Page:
For years, Ron Paul has been a lone voice in Congress, questioning the wisdom of the Federal Reserve — both its various chairmans and the institution itself. His dogged questioning of Alan Greenspan, and then Ben Bernanke, make for great TV (otherwise, those hearings are total snoozefests).
But now, as America wakes up to its dire financial situation and average people talk about things like “fractional reserve lending”, the gold standard, and Zimbabwe-like inflation, he’s finally getting some momentum.
It’s baby steps, of course. Paul is the sponsor of the Federal Reserve Transparency act of 2009, which demands a GAO audit of the Fed, and a full report to Congress sometime next year. And it’s gaining steam. It already has 175 co-sponsors in the House, and now a major Democrat, Rep. Alan Grayson (ironically, the same one who’s proposing that stupid France vacation bill we mentioned this morning has joined on, and is urging his party colleagues to join them.
Bring Some Accountability to the Federal Reserve
I write to ask you to co-sponsor HR 1207, the Federal Reserve Transparency Act, which would give the Government Accountability Office the authority to audit the Federal Reserve and its member components and require a report to Congress by the end of 2010.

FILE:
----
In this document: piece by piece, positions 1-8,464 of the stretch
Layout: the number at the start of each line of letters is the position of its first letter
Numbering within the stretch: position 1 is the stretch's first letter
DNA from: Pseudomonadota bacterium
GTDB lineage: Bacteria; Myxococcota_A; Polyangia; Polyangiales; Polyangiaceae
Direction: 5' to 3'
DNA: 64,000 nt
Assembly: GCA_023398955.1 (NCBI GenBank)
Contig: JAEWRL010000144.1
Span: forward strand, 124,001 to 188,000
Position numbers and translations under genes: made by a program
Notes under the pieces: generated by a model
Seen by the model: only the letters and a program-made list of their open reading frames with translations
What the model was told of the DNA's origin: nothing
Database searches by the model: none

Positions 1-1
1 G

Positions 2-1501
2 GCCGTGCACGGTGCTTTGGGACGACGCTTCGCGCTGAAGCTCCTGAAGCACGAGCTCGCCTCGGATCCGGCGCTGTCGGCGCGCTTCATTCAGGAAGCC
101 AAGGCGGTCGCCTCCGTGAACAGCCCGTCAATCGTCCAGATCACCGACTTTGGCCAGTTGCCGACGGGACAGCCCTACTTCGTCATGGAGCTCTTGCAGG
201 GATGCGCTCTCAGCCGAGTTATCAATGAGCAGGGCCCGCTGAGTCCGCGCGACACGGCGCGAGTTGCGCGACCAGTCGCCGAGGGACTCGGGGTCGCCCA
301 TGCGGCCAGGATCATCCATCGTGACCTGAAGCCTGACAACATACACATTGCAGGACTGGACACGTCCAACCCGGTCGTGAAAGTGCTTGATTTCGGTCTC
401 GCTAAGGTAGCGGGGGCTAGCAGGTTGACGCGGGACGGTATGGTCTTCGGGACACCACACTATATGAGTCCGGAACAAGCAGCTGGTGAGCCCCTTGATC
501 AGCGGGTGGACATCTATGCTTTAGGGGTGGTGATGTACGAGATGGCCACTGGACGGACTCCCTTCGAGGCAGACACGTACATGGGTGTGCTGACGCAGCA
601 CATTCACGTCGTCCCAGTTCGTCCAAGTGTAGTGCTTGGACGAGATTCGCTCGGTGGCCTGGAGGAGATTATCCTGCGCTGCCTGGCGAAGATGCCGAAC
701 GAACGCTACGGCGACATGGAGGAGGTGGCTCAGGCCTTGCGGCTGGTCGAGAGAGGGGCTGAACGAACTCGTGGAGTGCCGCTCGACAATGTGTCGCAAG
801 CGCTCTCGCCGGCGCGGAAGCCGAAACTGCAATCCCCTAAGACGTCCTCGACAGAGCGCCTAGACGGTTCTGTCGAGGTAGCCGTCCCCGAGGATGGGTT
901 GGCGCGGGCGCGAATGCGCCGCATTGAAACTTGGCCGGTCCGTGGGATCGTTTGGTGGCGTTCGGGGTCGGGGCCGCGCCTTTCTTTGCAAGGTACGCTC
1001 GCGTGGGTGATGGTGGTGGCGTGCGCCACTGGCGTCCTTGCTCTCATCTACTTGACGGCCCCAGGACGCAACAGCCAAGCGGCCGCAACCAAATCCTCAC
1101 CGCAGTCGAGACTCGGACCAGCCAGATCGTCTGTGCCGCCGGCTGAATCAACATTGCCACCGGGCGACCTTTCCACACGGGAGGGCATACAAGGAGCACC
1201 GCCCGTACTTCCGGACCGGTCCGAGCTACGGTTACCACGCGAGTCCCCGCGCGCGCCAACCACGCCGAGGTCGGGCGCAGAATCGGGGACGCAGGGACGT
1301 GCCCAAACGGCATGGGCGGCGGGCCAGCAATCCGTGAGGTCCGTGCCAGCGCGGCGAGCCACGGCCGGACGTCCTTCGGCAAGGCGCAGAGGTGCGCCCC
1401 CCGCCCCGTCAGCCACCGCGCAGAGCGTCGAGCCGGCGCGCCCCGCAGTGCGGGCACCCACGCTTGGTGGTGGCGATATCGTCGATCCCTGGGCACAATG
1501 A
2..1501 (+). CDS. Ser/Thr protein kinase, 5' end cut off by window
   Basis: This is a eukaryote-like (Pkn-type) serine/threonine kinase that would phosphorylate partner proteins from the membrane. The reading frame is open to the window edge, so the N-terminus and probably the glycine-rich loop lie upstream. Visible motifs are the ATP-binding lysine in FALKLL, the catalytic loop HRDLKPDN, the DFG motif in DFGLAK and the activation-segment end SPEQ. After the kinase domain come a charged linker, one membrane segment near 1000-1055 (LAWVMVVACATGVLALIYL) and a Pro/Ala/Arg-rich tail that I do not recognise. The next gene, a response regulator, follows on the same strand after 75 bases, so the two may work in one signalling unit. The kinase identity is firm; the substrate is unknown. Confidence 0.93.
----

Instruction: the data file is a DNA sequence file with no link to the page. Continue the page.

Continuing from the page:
The Federal Reserve System operates as the central bank for the United States, managing the economy’s money supply and overseeing the banking system. Until recently, the Fed has not picked winners and losers when distributing money, nor has it brought credit risk onto its balance sheet. It has slowed or stimulated the economy by raising or lowering interest rates. Since March 2008, the Fed has resorted to using its emergency powers to pick winners and losers, and to take massive credit risk onto its books. Since last September, the Fed’s balance sheet has expanded from around $800 billion to over $2 trillion, not including off-balance sheet liabilities it has guaranteed for Citigroup, AIG, and Bank of America, among others. The bank is also ‘monetizing’ the debt of the United States Government by purchasing massive amounts of agency and Treasury bonds. An audit is the first step in bringing this unaccountable system under the control of the public, whose money it prints and disseminates at will.
The Federal Reserve is an odd entity, a public-private chimera that controls the US monetary system and supervises the banking system. The system is governed by a Board of Governors, with twelve regional reserve banks that serve a supporting role. While the Governors are appointed by the President with confirmation by the Senate, the regional Reserve Banks have boards of directors chosen primarily by private banking institutions. Right now, for instance, the CEO of JP Morgan, Jamie Dimon, serves on the Board of Directors of the New York Federal Reserve Bank, as did Goldman Sachs Director Stephen Friedman.
This creates striking conflicts of interest and unseemly appearances in the management of what is ultimately the public’s money.
- JP Morgan’s CEO was a board member of the New York Fed even as he negotiated on behalf of JP Morgan with the New York Fed for a $29 billion bridge loan to allow his company to take over Bear Stearns.